Jointly published with Landes Bioscience, Georgetown, USA
Softcover reprint of the original 1st ed. 1997, XVII, 194 p.
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The state-of-the-art from the molecular biology and medical points of view.
Sunscreens are universally recommended by dermatologists not only to prevent the immediate effects of overexposure to sunlight but also to prevent skin cancer. While the former goal is immediately evident, the latter remains an unproven hypothesis and is a topic of some controversy. Recent epidemiological studies suggesting a correlation between increased use of sunscreens over the past two decades and the rise in skin cancer have led to the question whether sunscreens applied to skin may be undergoing photoreactions, the effects of which are elaborated many years later. By addressing the key questions, this book advances the field of sunscreen photobiology and provides the reader with an unbiased perspective on this important field.
Content Level »Research
Keywords »Activation - DNA - Dermatologie - Haut - Hauterkrankungen - UV-Strahlung - cancer - carcinogenesis - chemistry - dermatology - photobiology - prevention - reaction - skin cancer - transgen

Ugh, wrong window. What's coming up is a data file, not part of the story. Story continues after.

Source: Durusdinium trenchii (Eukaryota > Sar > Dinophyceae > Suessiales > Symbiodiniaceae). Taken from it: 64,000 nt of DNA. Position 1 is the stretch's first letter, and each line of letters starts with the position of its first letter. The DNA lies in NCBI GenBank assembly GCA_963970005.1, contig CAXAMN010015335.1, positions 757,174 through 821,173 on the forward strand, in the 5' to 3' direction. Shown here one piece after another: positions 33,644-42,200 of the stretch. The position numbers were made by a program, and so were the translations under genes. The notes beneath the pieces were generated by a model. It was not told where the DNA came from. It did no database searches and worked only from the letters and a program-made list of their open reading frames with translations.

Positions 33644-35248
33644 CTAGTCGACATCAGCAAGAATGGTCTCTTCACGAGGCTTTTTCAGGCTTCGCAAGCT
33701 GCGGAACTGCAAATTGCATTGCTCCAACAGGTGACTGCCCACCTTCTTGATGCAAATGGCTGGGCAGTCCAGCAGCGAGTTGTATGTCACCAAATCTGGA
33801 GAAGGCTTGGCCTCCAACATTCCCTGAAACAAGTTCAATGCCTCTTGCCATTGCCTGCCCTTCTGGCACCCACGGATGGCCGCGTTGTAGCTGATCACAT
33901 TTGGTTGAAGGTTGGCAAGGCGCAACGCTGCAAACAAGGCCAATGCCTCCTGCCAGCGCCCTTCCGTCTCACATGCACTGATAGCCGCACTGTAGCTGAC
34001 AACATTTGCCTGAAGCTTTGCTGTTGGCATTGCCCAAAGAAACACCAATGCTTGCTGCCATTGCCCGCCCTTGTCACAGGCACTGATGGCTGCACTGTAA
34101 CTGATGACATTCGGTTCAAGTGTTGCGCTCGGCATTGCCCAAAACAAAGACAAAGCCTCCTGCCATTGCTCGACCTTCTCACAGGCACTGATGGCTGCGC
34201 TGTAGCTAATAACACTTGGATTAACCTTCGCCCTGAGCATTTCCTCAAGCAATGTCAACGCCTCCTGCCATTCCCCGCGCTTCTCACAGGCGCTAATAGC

1. Action Spectra: Skin.- 2. Sunscreens: The Molecules and Their Photochemistry.- 3. The Photochemical Potential of Some Sunscreens to Damage DNA.- 4. Sunscreens and the Prevention of Erythema.- 5. Do Broad Spectrum Sunscreens Allow Ultraviolet-Induced Photodamage in the Absence of Erythema?.- 6. A Transgenic Mouse Model of Cutaneous Photoaging Measuring Elastin Promoter Activation.- 7 Immune Aspects of Sunscreens.- 8. Sunscreen SPF Values and Immune Protection Levels Are Equivalent When Tests Are Conducted by Appropriate Methods and Procedures.- 9. The Relationship Between Sunscreen Protection from Erythema, Photoimmunosuppression and Photocarcinogenesis in the Hairless Mouse.- 10. Epilogue: New Perspectives in Sunscreen Photobiology.- Color Insert.